Agritech Solutions For Sustainable Crop Production In North America
On August 11, EOS Data Analytics, a global provider of AI-powered satellite imagery analytics, held an open-door webinar on leveraging satellite data analytics for streamlining operations.
The agenda included an overview of the North American agricultural market, its successes and challenges, and satellite monitoring solutions’ advantages for stakeholders. Attendees also learned about the purpose, implementation, and results of such agritech projects as сrop classification, field boundary detection, yield forecasting, harvest monitoring, and soil moisture.
The presenter was the Director of Strategic Partnerships at EOS Data Analytics Brijesh Thoppil.
Mechanization, widespread use of crop protection chemicals, and following good farm management practices positively influenced the agriculture industry growth in North America. As a result, there is a rise in agri coops and a shift away from traditional farm ownership practices within the food production industry. Yet the constraints to transformation remain.
Food producers in the U.S. and Canada require access to data for monitoring crop health and development, predicting yields, or assessing optimal amounts of fertilizers, herbicides, and pesticides. A lot of time and cost goes into scouting fields; there is also a need for fast and easy sharing of work updates and coordinating activities. Satellite imagery analytics tools can help agribusinesses optimize farm operations further.
Satellite data enables remote monitoring of crop development and the state of soil and is used to answer questions about land use, crop rotation practices, or status of other field activities. By supporting farmers’ decision-making daily, satellite analytics allows for building and maintaining resilient food systems.
Satellite imagery analytics may bring value to agriculture market players besides food producers and agri coops. Banks can use information about potential customers’ fields for better risk assessment and justifying loan decisions. At the same time, consultancies can reduce time spent on scouting and use historical data and the latest insights into the state of fields to support recommendations. Software vendors get centralized access to multiple data sources and can integrate satellite analytics into existing solutions or introduce new ones. Telecom companies can use exclusive agricultural market data for tasks like crop classification or yield forecasting and get the opportunity to diversify and develop new streams of income.
The host explained the value of each agritech solution and overviewed some of the company’s projects.
Crop classification means classifying land use in terms of crop types growing in an area of interest or identifying land cover classes, such as arable and non-arable land, on a regional and country level. Crop classification also allows for obtaining crop rotation historical data.
The project team needs satellite imagery and ground-truth data to perform the task.
Crop classification is usually combined with field boundary detection — identification of an exact field acreage. It’s possible to calculate a field area for current and past seasons.
This agritech solution can be performed using high-resolution imagery to increase the result’s accuracy and identify objects smaller than three hectares.
Harvest monitoring allows optimizing harvest-related activities and yield planning. The agritech solution includes regular reporting on harvest status for a field on a given date, the number of harvested fields, the area of harvested crops, estimated yield, and more.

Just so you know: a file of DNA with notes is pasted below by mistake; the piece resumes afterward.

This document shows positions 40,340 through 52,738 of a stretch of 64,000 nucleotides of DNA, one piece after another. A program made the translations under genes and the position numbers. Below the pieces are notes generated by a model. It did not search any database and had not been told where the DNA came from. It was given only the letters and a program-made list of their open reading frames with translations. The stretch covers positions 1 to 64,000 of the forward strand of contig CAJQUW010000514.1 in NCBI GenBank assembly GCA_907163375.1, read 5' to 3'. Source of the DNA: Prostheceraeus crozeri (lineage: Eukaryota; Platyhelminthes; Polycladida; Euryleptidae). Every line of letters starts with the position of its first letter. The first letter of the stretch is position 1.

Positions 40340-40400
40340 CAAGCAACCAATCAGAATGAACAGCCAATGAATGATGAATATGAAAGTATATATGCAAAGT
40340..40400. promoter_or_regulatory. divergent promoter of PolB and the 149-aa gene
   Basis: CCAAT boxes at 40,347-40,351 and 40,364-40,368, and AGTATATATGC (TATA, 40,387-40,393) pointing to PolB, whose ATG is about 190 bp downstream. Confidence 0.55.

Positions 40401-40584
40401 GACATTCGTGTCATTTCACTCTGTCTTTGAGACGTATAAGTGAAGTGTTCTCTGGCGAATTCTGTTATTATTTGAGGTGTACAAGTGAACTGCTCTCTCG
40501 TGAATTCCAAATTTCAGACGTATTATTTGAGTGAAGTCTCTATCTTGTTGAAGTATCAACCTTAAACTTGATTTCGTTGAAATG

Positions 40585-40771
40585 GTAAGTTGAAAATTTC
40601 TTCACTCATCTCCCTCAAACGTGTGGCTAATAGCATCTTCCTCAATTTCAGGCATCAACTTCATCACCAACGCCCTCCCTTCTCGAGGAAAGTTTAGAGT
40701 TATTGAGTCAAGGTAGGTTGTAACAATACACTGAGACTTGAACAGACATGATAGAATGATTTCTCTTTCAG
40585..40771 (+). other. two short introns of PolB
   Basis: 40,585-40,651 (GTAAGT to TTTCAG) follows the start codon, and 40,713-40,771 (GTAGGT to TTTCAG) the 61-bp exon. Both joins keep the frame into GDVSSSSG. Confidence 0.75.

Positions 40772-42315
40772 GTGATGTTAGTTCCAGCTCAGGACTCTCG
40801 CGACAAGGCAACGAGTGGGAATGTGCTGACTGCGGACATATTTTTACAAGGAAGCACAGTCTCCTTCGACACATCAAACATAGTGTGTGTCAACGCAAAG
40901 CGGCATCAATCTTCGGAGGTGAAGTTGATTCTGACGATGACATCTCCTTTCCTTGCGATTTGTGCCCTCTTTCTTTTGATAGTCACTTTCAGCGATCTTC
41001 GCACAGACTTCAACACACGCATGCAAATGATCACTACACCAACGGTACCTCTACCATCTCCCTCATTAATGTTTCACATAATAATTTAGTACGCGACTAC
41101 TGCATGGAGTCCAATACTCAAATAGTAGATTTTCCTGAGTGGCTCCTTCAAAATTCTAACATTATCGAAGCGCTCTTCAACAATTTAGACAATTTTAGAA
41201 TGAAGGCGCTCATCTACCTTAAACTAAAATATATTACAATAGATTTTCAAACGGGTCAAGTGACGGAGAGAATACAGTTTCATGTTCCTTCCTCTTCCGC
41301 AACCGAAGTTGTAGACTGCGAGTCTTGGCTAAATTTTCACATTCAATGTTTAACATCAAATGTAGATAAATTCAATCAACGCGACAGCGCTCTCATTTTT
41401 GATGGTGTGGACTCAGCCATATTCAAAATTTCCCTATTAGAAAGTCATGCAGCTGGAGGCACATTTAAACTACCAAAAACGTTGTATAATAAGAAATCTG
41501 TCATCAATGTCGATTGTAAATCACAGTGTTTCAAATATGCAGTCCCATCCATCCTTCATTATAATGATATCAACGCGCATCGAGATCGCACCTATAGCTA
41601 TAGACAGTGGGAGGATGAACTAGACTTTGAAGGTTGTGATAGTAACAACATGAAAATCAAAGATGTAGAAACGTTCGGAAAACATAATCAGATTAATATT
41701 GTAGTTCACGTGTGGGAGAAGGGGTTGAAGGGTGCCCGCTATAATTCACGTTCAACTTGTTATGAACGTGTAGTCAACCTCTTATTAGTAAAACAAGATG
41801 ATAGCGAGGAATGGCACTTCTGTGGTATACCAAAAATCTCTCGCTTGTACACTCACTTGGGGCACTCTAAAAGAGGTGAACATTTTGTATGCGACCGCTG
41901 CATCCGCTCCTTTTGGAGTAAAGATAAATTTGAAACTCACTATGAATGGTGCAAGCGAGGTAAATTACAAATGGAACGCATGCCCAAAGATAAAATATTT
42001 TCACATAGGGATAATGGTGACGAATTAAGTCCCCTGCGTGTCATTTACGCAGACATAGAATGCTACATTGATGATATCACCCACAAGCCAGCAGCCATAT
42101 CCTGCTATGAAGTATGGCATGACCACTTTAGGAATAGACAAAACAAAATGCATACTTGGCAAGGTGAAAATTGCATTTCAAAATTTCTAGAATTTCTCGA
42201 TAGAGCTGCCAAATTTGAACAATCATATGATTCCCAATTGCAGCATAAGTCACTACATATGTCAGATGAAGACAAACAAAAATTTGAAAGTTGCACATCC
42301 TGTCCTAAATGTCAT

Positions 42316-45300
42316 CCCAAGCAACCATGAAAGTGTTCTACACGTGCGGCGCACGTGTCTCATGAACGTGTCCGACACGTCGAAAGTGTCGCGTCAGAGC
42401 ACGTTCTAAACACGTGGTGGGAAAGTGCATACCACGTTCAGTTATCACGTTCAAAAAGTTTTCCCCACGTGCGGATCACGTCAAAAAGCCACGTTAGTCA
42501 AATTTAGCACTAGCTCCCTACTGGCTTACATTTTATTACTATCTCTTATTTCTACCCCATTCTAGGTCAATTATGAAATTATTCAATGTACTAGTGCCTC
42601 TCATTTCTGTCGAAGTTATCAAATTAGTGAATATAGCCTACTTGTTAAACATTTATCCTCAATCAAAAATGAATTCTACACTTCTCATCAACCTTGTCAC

Farmers can use harvest data from previous seasons to define optimal fertilizer amount per field or field plot, adapt tillage and seed rate, and manage fieldwork. They can also plan future crop production to maximize yields by knowing sowing dates for given seeds and detecting drops in vegetation growth and expected harvesting dates for selected fields.
Yield prediction permits farmers and stakeholders to estimate how much agricultural commodities will be harvested within a growing season. One can forecast yields on field, state (region), and country levels. Such data as agriculture calendar, soil moisture, soil type, weather, or historical yield statistics is required for the task. The accuracy of yield prediction surpasses 90%.
Soil moisture data is based on the ratio between water volume in the soil and the whole soil volume; it’s measured in percentage. Farmers and agronomists can use soil moisture data to manage irrigation, estimate water supply, or forecast the likelihood of drought in certain regions. Insurance agents can trace and compare historical and current soil moisture values to make grounded decisions regarding insurance payments.
While soil moisture analytics is available within the same-name feature in the EOSDA Crop Monitoring platform, data for the task is gathered for a particular region or area. The EOSDA team uses the geographic location of the area of interest and imagery from satellites like SMAP by NASA and AMSR-2/ASMR-E by the Japan Aerospace Exploration Agency equipped with microwave sensors (radiometers) that can measure the brightness and temperature of the land surface.
The company will soon start providing customers with high-quality satellite data from its constellation.
In 2022, we plan to launch the EOS SAT-1 satellite — the first of seven satellites within the EOS SAT agro-focused constellation. And when the other six satellites are on a low Earth orbit by 2025, we will provide 90% of cropland coverage worldwide. Having our own data sources means controlling the full data cycle ourselves, obtaining data that works perfect for solving agricultural tasks, which is critical for their accuracy.